When you live in Cairns, there is one animal that you are most certainly going to come across, the cane toad.
Cane toads are everywhere and although there are reports that their numbers are on the decline, cane toads are in plentiful numbers, wherever you go. Originally introduced to Australia from Hawaii in 1935 as an attempt to control the cane beetle, the cane toad population exploded, now numbering over 200 million and with it, a massive ecological affect.
Cane toads are considered a pest. Most predators in Australia have not had the time to evolve to survive the toxins that cane toads secrete, hence they have had a devastating effect on Australian fauna. Although some animals (such as a bird called the Black Kite) have learnt how to consume the toads without exposing themselves to the toxins, most Australian fauna are at risk and many perish due to the consumption of the toads.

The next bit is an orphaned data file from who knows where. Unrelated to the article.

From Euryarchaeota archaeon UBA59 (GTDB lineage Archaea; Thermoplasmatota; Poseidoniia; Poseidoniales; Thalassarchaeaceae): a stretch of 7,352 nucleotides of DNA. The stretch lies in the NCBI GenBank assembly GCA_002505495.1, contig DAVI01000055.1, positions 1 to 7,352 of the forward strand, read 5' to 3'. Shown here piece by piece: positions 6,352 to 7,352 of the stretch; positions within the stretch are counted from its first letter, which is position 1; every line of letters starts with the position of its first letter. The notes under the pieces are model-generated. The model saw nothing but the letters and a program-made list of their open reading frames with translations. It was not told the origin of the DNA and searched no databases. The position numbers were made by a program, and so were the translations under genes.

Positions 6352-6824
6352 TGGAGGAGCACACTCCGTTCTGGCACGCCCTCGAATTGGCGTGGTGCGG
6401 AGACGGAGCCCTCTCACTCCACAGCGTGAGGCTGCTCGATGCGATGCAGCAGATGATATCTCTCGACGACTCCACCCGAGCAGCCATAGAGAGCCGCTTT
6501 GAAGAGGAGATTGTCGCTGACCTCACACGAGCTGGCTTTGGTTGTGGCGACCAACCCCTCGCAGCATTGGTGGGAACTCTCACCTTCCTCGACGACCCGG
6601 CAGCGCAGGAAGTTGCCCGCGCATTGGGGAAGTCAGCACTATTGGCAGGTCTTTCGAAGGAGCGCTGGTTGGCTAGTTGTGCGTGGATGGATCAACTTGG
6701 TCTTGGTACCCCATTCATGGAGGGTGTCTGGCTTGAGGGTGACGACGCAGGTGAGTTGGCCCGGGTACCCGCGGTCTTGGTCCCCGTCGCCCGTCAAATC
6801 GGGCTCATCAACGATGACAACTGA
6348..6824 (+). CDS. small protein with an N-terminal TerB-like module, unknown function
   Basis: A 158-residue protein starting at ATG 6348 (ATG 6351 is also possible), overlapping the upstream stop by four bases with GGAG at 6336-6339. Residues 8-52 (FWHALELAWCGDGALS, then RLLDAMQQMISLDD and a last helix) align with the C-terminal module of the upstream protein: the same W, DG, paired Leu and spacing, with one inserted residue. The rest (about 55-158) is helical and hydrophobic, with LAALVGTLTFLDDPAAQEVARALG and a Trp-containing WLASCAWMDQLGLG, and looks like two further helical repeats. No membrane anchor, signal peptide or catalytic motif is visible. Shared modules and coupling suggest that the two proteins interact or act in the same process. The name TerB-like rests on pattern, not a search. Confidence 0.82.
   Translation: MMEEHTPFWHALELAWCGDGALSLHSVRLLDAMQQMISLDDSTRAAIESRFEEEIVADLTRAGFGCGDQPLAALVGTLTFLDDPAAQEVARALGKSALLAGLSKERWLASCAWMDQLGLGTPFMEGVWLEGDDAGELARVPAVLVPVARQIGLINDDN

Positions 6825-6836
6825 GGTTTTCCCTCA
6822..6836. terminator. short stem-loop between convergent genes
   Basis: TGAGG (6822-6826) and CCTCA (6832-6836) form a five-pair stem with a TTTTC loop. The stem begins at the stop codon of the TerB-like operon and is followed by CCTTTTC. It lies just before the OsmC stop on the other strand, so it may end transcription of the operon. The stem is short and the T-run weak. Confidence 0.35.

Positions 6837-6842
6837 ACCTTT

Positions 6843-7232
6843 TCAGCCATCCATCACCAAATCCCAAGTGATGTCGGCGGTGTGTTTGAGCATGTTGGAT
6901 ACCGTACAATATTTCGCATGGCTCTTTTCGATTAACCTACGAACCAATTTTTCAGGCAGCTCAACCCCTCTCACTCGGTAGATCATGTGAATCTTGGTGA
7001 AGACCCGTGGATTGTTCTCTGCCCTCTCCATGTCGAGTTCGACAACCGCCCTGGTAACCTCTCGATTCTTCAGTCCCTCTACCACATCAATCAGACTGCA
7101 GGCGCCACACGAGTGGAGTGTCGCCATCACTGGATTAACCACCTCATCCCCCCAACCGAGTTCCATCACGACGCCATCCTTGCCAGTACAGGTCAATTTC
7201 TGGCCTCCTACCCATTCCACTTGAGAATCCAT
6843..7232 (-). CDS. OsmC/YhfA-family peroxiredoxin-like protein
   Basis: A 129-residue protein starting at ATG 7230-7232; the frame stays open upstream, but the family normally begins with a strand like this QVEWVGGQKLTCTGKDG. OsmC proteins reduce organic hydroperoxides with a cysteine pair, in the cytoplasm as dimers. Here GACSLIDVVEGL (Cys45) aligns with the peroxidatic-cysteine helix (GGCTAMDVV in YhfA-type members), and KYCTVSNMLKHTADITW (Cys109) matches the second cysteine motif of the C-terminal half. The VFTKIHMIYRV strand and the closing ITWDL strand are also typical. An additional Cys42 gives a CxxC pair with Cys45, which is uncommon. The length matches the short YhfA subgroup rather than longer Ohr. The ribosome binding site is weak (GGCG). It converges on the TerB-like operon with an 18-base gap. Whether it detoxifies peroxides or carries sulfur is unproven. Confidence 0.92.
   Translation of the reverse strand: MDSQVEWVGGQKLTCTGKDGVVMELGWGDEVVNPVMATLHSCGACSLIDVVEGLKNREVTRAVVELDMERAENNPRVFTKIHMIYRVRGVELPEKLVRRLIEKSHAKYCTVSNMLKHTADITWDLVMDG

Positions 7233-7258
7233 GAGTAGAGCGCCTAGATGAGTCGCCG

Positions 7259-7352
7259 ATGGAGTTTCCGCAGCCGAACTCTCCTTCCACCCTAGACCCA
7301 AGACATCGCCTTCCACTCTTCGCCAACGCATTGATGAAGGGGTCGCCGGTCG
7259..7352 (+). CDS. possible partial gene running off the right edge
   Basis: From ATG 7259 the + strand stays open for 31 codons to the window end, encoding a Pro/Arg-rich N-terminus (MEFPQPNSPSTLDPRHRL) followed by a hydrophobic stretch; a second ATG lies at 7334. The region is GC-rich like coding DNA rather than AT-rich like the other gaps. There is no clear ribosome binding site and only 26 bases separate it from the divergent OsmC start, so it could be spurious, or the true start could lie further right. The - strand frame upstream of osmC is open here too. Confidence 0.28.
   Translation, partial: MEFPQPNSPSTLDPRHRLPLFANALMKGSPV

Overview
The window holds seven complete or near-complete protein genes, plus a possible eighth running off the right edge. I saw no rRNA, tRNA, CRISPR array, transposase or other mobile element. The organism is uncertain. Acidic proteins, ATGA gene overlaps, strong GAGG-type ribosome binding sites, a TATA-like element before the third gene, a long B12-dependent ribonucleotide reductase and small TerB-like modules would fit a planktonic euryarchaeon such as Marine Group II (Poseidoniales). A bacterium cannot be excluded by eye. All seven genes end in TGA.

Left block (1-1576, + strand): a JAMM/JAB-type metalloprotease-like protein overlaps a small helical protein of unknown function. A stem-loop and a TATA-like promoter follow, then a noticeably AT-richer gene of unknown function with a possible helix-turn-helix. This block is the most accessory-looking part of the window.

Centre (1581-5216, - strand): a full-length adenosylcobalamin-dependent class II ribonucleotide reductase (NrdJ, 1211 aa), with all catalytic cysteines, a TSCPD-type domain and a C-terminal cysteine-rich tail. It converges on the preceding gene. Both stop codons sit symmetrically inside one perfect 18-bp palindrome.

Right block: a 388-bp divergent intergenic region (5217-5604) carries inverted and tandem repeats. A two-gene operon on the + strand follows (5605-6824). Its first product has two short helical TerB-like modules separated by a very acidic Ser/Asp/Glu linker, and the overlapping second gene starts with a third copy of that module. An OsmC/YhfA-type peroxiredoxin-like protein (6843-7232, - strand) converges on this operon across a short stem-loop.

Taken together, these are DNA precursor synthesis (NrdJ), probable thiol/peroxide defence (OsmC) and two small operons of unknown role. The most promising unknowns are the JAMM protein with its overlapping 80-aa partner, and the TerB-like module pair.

A very surreal experience you will probably encounter if you live in Cairns is when you drive on a warm night with rain. The cane toads get out on the road in their tens of thousands. The popping sound as you run over dozens or sometimes hundreds of them is remarkably similar to when you pop large bubble wrap.
At the moment there is no effective method to control the population of cane toads in Australia, however recent breakthroughs in 2012 could provide a solution to this iconic Far North Queensland pest.
Tips and Tricks
If you see a cane toad, capture it and put it in a container. Pop the container in the freezer and leave it overnight. It is the most humane way to dispose of a cane toad and considered much better than a game of cane toad cricket.
Don’t leave stagnant water laying around in the yard. Cane toads will breed in anything, so don’t give them a helping hand.
If you see cane toad tadpoles, remove them from their habitat to kill the breeding cycle.